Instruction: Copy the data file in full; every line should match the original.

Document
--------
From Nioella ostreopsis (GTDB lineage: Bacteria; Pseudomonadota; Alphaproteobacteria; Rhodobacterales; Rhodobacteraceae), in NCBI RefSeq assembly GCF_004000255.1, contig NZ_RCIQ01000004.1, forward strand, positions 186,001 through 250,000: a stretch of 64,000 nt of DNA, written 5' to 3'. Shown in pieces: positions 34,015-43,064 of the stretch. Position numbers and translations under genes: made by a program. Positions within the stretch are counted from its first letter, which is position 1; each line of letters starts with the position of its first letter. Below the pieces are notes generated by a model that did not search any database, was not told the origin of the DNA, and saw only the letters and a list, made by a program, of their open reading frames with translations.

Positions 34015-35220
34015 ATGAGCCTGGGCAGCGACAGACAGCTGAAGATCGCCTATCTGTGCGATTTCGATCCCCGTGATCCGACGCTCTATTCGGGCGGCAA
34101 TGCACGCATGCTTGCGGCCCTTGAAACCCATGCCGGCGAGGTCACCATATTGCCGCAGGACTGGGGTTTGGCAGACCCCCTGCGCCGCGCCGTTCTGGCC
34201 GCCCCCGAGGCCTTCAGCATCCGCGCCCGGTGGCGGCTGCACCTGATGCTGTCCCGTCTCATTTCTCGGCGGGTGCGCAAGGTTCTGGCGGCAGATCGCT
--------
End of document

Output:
From Nioella ostreopsis (GTDB lineage: Bacteria; Pseudomonadota; Alphaproteobacteria; Rhodobacterales; Rhodobacteraceae), in NCBI RefSeq assembly GCF_004000255.1, contig NZ_RCIQ01000004.1, forward strand, positions 186,001 through 250,000: a stretch of 64,000 nt of DNA, written 5' to 3'. Shown in pieces: positions 34,015-43,064 of the stretch. Position numbers and translations under genes: made by a program. Positions within the stretch are counted from its first letter, which is position 1; each line of letters starts with the position of its first letter. Below the pieces are notes generated by a model that did not search any database, was not told the origin of the DNA, and saw only the letters and a list, made by a program, of their open reading frames with translations.

Positions 34015-35220
34015 ATGAGCCTGGGCAGCGACAGACAGCTGAAGATCGCCTATCTGTGCGATTTCGATCCCCGTGATCCGACGCTCTATTCGGGCGGCAA
34101 TGCACGCATGCTTGCGGCCCTTGAAACCCATGCCGGCGAGGTCACCATATTGCCGCAGGACTGGGGTTTGGCAGACCCCCTGCGCCGCGCCGTTCTGGCC
34201 GCCCCCGAGGCCTTCAGCATCCGCGCCCGGTGGCGGCTGCACCTGATGCTGTCCCGTCTCATTTCTCGGCGGGTGCGCAAGGTTCTGGCGGCAGATCGCT